Ukraine war could increase risk of cyberattacks
08 March 2022
Fitch Ratings, the American credit rating agency, has warned the risk of cyberattacks has increased following Russia’s invasion of Ukraine and may test the effectiveness of ‘war exclusion’ and ‘hostile act exclusion’ language in policies.
The proliferation of potential cyberattacks from well-organised, state-sponsored hackers is elevated given the current war
The agency says that the wording in policies, already under greater scrutiny following a recent court ruling that found an insurer liable for losses stemming from the 2017 NotPetya malware attack, may be further tested by Russia’s actions.
Fitch Ratings believes increased ransomware events have caused elevated losses; cyber insurance companies have responded by increasing premiums and have required better cyber hygiene requirements for policyholders such as multifactor authentication.
This should help mitigate potential losses from the current war, but cyber insurance will have to evolve in kind to keep pace with the drivers of losses.
Fitch Ratings wrote: “The proliferation of potential cyberattacks from well-organized, state-sponsored hackers is elevated given the current war. Other P/C lines that may be affected include political risk and trade credit, property, marine, cargo, and aviation.”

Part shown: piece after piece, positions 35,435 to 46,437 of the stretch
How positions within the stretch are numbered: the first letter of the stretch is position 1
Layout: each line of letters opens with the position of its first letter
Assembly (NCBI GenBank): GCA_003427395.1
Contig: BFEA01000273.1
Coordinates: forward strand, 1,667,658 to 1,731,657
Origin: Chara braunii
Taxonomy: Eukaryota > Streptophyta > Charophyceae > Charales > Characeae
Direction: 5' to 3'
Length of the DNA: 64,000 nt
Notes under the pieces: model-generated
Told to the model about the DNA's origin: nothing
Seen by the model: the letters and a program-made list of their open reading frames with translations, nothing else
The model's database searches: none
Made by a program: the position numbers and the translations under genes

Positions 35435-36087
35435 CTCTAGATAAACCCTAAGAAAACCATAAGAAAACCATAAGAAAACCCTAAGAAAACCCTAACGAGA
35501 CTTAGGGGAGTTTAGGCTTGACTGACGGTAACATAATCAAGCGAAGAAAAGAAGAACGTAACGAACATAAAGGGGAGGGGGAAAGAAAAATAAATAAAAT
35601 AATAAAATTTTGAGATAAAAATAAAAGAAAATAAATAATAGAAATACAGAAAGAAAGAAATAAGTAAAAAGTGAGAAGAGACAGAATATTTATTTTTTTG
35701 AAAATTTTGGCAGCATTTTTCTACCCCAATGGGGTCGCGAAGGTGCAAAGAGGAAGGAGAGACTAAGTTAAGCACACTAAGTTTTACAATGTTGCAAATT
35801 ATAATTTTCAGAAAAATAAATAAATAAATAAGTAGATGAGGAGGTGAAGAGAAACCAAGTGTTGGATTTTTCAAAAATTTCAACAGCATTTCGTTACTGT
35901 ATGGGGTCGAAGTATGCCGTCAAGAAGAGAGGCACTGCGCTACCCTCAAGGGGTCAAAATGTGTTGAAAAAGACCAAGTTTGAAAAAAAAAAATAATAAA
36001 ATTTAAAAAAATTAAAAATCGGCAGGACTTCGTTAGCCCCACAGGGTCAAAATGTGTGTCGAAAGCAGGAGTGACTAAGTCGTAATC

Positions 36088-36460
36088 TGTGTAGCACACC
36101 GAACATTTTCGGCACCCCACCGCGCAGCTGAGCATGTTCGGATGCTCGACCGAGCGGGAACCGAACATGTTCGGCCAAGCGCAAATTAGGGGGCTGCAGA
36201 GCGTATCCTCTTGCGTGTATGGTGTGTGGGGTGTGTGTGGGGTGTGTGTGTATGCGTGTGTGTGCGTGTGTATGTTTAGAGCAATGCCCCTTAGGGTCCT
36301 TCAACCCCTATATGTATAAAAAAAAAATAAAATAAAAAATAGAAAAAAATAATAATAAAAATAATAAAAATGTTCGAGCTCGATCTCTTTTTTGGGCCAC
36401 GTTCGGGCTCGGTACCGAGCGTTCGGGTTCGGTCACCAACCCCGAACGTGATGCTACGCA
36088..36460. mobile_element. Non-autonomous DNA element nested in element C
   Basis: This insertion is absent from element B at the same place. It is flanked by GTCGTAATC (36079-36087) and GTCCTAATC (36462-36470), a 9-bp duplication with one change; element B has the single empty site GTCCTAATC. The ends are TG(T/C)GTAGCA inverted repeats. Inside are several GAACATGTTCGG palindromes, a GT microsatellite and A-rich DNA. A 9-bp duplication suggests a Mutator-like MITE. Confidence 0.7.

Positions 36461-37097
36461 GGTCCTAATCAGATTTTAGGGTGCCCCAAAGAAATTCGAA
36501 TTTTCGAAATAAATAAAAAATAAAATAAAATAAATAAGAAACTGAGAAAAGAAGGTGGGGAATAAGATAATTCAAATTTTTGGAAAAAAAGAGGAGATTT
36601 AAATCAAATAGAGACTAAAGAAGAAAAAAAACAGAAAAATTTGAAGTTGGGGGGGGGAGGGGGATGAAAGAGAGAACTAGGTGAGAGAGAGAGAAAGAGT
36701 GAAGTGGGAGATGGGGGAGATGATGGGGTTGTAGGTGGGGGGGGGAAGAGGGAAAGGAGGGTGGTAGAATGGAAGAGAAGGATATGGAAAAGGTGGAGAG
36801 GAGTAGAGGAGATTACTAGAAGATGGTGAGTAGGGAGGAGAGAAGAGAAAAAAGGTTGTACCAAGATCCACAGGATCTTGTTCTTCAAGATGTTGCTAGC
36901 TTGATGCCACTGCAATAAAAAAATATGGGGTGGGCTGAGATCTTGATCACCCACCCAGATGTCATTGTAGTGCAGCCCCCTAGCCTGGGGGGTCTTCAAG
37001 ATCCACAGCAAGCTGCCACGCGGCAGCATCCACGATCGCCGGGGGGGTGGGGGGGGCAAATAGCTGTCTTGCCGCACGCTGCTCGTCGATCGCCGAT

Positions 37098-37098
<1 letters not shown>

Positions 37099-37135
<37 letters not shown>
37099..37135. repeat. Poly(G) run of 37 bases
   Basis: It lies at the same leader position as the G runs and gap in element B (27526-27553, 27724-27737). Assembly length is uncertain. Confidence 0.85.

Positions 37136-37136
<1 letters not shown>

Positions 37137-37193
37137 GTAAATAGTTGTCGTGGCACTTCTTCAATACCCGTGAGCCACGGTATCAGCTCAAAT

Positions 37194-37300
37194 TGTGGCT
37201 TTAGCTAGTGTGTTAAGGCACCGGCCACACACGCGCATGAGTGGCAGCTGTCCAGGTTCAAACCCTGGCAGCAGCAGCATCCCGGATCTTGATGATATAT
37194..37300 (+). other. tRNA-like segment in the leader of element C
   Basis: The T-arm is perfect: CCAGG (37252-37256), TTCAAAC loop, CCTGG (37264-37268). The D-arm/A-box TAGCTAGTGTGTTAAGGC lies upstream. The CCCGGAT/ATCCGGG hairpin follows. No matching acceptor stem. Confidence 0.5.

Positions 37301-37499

According to Fitch, the NotPetya malware attack was largely attributed to Russian-linked hackers, with short- and long-term effects and billions of dollars in losses for global firms. Merck, the American multinational pharmaceutical company, suffered losses of Euros 1.27bn ($1.4bn) however, the claim was denied citing the policy’s ‘all risk’ language.
Cyber policies for U.S. P/C insurers have typically included ‘war exclusion’ or ‘hostile act exclusion’ language, similar to P/C exclusionary language found in other property lines of business, stipulating that insurers cannot defend against acts of war.
However, Fitch said that a recent ruling in New Jersey by a Union County State Superior Court Judge concluded that Merck was entitled to summary judgment because the war exclusion language was not applicable.
Significantly, the ruling indicated that the contract language of the insurance policy had been virtually unchanged for many years despite the evolving and increasingly common threat of cyberattacks, which can emanate from not only nation states but also covert, nefarious private sources.
The fallout from Russia’s invasion of Ukraine is still ongoing with, multiple analysts predicting the war is likely to expose insurers in many different areas.